The feeling’s mutual – or is it? Inclusivity in mutual aid groups

Earlier in the year we explored the topic of volunteer-led mutual aid groups. Volunteering has never been more accessible and inclusive. Want to volunteer? Join a Facebook or WhatsApp group. The appeal is clear: no red tape, no lengthy applications or inductions, task-based feelgood volunteering that does not require any training, and a ward or street-based approach so you can stay local (handy in a lockdown). Whether you call it volunteering, civil action or disruption, covid-19 has inspired a neighbour-to-neighbour approach many of us have not seen in our lifetimes. But are mutual aid groups really as inclusive as we would like to believe? Who helps – or can afford to help – and who is helped?

In this blog post I explore what we can learn from mutual aid, their approaches and what we need to be aware of when supporting them.

Pre-existing conditions

The recent New Local Government report Communities Versus Coronavirus: The rise of mutual aid showed that mutual aid groups flourish in places that have more social capital. Established local infrastructure or ‘anchor’ organisations had the knowledge and capacity to support emerging initiatives.

Millions of people on furlough with pay found themselves with unusual amounts of spare time to help out. Those same people tapped into their own professional networks while also developing new ones, to support others in need. Knowing your neighbours and having a willingness to lend a hand – even just living in the UK where you have a good wifi signal or can afford to have one – all laid good fertile ground for mutual aid to take off. Those are some examples of the pre-existing conditions that have made mutual aid possible. There’s plenty more to draw on in our Pathways through Participation report.

From volunteering to radical activism

Some of the mutual aid groups have gone beyond volunteering and embraced – or originated from – more radical action. Their work is fuelled by the manner in which covid-19 has sparked conversations about race, poor housing, insecure work and inequality.

The reasons why people have mobilised into self-help groups are not all alike. The character and expression of mutual aid groups will be completely different, even if their outwardly stated group goals are the same: to offer practical assistance in covid-19 times.

During the lockdown, I joined two mutual aid groups on different sides of the city. One was a Facebook group and the other was a WhatsApp group. Both are busy distributing food, clothes and other essentials, but one of them does so with an overt ‘smash the system’ ethos while the other does not.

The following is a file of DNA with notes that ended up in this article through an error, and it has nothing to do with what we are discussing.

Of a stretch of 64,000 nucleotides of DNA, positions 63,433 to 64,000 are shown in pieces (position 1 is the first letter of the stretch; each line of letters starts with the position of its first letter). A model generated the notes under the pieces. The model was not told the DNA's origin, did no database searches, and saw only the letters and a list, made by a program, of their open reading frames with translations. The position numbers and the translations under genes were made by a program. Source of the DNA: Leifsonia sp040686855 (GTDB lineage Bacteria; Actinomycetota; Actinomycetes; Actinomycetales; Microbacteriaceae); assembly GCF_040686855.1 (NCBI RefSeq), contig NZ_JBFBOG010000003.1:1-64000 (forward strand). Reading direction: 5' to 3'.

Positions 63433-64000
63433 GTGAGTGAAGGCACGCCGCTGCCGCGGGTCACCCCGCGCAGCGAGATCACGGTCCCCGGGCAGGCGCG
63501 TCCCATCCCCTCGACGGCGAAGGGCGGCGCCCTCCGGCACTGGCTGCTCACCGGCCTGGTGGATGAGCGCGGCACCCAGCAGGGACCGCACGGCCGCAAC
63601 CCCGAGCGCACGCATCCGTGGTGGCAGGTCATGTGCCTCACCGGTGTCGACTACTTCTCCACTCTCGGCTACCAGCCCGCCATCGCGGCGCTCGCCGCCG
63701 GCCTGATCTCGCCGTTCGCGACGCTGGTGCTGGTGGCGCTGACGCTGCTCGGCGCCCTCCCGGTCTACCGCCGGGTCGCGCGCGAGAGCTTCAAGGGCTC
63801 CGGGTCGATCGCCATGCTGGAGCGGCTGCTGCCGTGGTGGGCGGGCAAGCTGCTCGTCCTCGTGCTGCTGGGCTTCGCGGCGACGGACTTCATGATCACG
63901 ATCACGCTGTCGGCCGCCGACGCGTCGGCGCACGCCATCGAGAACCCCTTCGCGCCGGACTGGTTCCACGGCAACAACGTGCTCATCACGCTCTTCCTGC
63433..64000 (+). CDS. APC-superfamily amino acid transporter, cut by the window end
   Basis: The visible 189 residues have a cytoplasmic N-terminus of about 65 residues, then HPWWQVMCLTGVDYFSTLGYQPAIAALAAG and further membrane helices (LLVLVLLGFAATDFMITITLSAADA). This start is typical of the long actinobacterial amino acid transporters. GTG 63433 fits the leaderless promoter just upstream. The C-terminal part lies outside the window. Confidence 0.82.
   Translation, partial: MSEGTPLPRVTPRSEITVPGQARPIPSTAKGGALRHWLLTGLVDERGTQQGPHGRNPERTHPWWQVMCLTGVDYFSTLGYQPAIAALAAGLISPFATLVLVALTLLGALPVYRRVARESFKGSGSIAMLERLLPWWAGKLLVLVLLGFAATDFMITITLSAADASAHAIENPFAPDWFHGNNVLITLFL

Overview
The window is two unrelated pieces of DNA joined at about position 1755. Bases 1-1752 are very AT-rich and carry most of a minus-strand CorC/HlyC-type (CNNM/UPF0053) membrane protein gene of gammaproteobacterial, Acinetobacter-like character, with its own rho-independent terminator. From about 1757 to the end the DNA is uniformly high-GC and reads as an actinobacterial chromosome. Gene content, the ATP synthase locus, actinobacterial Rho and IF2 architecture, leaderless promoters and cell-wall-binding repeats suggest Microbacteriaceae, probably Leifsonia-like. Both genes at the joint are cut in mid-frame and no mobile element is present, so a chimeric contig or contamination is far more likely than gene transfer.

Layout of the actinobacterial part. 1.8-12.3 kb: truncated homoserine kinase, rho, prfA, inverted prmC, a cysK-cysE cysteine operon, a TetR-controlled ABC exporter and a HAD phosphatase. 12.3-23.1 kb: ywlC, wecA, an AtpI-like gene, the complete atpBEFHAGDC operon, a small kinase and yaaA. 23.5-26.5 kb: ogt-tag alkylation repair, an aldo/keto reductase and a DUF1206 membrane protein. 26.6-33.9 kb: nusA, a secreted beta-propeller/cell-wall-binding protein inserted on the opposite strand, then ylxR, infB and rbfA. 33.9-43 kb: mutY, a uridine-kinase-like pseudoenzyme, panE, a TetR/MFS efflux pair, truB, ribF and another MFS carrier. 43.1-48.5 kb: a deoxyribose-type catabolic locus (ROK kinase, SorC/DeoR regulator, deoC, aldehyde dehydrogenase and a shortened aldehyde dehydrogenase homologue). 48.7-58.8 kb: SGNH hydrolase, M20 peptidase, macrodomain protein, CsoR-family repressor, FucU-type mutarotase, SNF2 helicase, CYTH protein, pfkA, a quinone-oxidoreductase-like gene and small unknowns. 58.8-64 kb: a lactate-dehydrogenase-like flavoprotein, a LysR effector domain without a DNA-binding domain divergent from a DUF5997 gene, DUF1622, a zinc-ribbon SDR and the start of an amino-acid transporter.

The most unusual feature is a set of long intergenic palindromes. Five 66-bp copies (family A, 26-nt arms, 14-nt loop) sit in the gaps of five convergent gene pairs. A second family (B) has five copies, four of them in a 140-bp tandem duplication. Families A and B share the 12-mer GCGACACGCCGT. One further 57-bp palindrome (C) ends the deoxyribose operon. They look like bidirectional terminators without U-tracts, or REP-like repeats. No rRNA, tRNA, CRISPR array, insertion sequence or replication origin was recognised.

In another group in south London, the coordinator told me he had a job of keeping the ‘ongoing political and personal narratives’ out of the group. The political nature of mutual aid groups is explored in recent research by the London School of Economics and Kingston University, as is the lack of race diversity.

Mutual but unequal

If mutual aid groups do reflect their local communities, then a village such as quaint and wealthy Walberswick is going to look – and I mean quite literally look – completely different, compared to people living in the Bangladeshi, Somali and white British social housing of Somers Town. How people give time and in what capacity will differ. Informal volunteering has always been hard to capture and there is still much we don’t know about the contributions of time and skills that have been given through informal means since the pandemic began. Mutual aid groups may help to level the ground locally but theirs is only one type of informal response. An analysis of who gives and receives mutual aid alongside other types of volunteering will lead to a better understanding of how hidden pockets of communities have responded, and will continue to respond, to the crisis. Maybe then we can begin to level the playing field.

What have you learned from mutual aid groups? Do you think they have made volunteering more inclusive and by doing so are addressing inequalities in society? We will discuss mutual aid groups and other approaches the covid-19 crisis at the Voluntary Sector Studies Network’s online conference on 7–8 September. View the agenda here and register here. The conference is free but, if you can afford it, a donation to a cause or charity of your choosing is encouraged.


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Jarina is our volunteering development consultancy officer. Jarina develops consultancy and training services with the aim of improving volunteering practice across the public, private and voluntary sectors.

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